Paul's Heart

Life As A Dad, And A Survivor

The Confluence

A confluence is an intersection where two or more objects, often times rivers, come together. In Pittsburg, there are three rivers that do this, hence the Steelers footbal stadium is called “Three Rivers Stadium.” Where these three rivers join together can be quite turbulent. Every so many winters, those of us in the northeast hear of a storm system, rather two or more systems that with the perfect timing come together to produce a super storm of major precipitation. The elements of cold weather and precipitation produce snow in feet, not inches. Another example of a confluence could be a traffic intersection. Imagine the carnage of an intersection with no traffic control, automobiles coming from four different directions, no stop signs or traffic signals. You get the idea… that these intersections can be quite chaotic, full of energy, and often create a lot of stress.

The truth is, you can walk down any street, even be standing next to a co-worker and never know the turbulence that another person is feeling, or what “confluence” they might be dealing with. Over the years, I have been known to carry so much on my shoulders. The truth be told, I thrive on it. I am not saying it is a good thing at all. Certainly it is good for those that I am trying to help, but occasionally there is collateral damage to either those around me, or even to myself.

One branch of my confluence begins with caring for my father, battling a very serious and aggressive cancer. I have always said that I am a better patient because I can deal with things that are thrown my way. But I am helpless when watching others go through their own.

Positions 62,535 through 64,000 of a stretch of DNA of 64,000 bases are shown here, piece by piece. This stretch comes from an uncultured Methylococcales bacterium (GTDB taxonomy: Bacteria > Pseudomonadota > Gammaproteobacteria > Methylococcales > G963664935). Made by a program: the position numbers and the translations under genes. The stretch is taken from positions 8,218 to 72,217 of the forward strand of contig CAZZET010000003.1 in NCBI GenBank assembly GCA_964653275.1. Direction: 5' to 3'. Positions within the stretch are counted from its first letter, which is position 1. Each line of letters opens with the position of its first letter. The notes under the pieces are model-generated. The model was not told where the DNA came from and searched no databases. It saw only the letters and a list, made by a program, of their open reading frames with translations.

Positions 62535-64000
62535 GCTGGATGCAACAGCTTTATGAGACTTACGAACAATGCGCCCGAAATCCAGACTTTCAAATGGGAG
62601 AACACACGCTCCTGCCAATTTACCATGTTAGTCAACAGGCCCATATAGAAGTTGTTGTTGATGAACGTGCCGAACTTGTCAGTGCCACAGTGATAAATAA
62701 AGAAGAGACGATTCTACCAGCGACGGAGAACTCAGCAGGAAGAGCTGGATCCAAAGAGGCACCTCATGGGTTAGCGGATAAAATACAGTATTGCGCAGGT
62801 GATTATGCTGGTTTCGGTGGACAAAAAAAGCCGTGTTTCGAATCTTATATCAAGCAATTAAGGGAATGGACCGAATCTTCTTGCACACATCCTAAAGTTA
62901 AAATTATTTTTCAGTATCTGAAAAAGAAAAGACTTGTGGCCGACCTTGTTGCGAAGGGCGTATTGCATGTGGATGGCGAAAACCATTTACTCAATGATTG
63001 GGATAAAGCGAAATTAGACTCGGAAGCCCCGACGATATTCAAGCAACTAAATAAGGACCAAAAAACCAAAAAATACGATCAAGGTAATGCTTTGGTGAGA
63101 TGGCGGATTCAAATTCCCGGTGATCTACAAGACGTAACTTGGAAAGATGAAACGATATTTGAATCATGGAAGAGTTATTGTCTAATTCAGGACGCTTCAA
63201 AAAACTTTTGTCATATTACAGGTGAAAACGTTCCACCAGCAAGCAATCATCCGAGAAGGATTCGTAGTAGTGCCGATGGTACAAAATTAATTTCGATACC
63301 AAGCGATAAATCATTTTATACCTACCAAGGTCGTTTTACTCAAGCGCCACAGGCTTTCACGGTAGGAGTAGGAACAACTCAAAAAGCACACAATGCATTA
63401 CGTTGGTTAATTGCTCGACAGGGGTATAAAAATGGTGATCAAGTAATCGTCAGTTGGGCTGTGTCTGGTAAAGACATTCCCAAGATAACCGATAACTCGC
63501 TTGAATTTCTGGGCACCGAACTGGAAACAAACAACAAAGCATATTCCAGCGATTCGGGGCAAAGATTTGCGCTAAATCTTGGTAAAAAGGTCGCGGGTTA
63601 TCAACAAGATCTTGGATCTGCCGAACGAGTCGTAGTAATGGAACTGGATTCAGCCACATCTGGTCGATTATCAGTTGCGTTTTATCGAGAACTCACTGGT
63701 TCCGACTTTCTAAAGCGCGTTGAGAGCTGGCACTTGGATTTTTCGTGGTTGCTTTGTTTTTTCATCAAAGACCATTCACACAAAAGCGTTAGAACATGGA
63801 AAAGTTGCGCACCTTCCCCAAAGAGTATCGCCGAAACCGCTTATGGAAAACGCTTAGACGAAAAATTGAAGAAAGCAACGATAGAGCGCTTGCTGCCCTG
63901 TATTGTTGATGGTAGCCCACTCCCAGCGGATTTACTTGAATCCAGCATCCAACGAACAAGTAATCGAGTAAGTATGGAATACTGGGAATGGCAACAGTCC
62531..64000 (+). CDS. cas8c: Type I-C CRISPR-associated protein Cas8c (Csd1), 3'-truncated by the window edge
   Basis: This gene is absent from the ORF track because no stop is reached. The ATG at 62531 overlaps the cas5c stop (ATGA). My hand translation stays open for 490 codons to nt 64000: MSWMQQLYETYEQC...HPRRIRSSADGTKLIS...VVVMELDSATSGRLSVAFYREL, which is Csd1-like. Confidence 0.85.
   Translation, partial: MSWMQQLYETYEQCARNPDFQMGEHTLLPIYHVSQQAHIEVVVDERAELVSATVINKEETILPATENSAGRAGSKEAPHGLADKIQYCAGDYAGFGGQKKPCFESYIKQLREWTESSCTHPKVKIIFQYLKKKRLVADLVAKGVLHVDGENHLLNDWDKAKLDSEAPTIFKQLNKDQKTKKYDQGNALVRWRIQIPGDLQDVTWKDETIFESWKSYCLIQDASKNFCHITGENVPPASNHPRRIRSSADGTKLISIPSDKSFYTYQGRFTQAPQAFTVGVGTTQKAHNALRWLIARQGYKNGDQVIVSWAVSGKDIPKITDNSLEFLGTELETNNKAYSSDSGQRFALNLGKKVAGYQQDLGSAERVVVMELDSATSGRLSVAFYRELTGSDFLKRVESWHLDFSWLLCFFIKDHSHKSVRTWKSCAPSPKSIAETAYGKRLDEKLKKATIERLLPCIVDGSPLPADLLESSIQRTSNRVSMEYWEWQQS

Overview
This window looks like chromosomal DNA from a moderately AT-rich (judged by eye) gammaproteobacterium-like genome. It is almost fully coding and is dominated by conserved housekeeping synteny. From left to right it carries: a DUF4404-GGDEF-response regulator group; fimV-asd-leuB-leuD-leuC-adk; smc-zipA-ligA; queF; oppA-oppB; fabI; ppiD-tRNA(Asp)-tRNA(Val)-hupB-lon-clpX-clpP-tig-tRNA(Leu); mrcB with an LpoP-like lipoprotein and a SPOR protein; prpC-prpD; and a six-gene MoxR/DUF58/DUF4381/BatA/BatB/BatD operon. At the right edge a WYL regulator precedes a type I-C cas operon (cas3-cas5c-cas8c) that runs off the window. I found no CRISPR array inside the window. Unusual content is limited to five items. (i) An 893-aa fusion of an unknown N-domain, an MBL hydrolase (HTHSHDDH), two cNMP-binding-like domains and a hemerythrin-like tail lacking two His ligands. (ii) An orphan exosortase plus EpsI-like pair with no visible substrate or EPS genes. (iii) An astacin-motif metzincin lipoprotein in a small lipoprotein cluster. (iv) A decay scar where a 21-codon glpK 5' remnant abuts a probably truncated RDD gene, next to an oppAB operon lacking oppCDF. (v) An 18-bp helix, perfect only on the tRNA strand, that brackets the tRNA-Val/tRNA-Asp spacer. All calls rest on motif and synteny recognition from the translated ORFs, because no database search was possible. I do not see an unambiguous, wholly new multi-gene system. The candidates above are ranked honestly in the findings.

Then another branch is my job. I work for a large company who “merged” several years ago, and its merger effects are beginning to be felt in the form of job reductions. My department is seeing a downsizing of ridiculous proportions and the building I work in is one of the casualties. I am fortunate on one hand, but there will be an unfortunate factor that will rise up again. I have been able to do my daily tasks with my health restrictions because I accepted a role that was within those restrictions. After ten years, I will no longer have that net under me. I will return to a position, where management will struggle with my assignments to comply with the ADA (American With Disabilities Act), and my co-workers unaware of my restrictions, will most likely return to the petty “why does Paul get away with not having to…”. This was an awful environment to work in back then, and I do not look forward to working in it again.

The most prominent though of all the branches of my confluence is my pending divorce. There are no signs of an imminent ending which is unfortunate. Both of us have clearly stated we want it over, yet both attorneys have done nothing to draw us into some stage of mediation. We continue to live in the house together until the divorce is done, though clearly by our positioning in the house, we are separated. There are not many possessions for us to split up, and really not much else to discuss, other than the most important factor, the custody of our children.